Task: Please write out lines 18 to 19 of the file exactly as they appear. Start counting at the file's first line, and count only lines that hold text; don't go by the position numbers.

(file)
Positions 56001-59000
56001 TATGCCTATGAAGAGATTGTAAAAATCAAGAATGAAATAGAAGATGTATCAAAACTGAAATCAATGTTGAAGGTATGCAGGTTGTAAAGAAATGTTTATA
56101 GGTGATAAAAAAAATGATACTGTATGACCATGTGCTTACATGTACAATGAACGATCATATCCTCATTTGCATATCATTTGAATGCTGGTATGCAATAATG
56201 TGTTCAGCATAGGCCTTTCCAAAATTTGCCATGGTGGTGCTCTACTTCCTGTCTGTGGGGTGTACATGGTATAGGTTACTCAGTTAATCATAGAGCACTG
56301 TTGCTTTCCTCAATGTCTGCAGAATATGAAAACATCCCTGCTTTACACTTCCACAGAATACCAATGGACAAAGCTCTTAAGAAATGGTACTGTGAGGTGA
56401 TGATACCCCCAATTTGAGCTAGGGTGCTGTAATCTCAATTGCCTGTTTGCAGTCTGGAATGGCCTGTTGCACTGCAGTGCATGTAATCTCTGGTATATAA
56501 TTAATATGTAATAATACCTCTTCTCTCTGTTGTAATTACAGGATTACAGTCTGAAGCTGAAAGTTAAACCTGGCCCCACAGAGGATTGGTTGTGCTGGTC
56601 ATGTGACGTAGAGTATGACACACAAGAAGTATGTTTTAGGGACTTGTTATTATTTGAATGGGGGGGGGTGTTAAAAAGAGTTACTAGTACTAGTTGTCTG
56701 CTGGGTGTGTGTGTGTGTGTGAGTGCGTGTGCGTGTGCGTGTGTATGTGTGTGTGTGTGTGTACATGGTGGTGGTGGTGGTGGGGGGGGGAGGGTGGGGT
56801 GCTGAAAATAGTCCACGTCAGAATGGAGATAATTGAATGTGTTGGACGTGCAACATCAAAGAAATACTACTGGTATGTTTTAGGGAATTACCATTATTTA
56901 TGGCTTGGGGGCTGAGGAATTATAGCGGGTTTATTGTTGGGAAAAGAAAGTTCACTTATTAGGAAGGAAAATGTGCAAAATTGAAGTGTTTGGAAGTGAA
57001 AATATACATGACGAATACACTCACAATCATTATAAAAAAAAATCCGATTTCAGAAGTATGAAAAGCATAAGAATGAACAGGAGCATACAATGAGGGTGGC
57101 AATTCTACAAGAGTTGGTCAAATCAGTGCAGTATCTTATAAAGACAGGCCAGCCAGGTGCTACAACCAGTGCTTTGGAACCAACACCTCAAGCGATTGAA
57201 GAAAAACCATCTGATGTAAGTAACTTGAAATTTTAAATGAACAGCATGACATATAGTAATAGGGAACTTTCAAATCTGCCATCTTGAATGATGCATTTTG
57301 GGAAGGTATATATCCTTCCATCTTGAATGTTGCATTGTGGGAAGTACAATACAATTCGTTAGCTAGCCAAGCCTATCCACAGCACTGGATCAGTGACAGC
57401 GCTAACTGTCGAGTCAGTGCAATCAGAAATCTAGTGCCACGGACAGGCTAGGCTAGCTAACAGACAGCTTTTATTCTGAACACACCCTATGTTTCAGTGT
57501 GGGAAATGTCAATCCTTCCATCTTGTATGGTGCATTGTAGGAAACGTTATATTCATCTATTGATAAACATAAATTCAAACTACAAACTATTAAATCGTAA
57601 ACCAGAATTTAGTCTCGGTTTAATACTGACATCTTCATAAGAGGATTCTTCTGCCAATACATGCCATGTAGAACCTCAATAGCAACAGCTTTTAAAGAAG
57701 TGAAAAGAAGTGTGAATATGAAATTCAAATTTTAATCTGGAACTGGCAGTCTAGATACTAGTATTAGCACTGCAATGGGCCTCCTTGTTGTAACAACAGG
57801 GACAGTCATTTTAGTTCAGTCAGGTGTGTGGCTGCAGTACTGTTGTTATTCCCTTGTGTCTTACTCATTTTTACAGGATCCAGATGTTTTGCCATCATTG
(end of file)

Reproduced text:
57601 ACCAGAATTTAGTCTCGGTTTAATACTGACATCTTCATAAGAGGATTCTTCTGCCAATACATGCCATGTAGAACCTCAATAGCAACAGCTTTTAAAGAAG
57701 TGAAAAGAAGTGTGAATATGAAATTCAAATTTTAATCTGGAACTGGCAGTCTAGATACTAGTATTAGCACTGCAATGGGCCTCCTTGTTGTAACAACAGG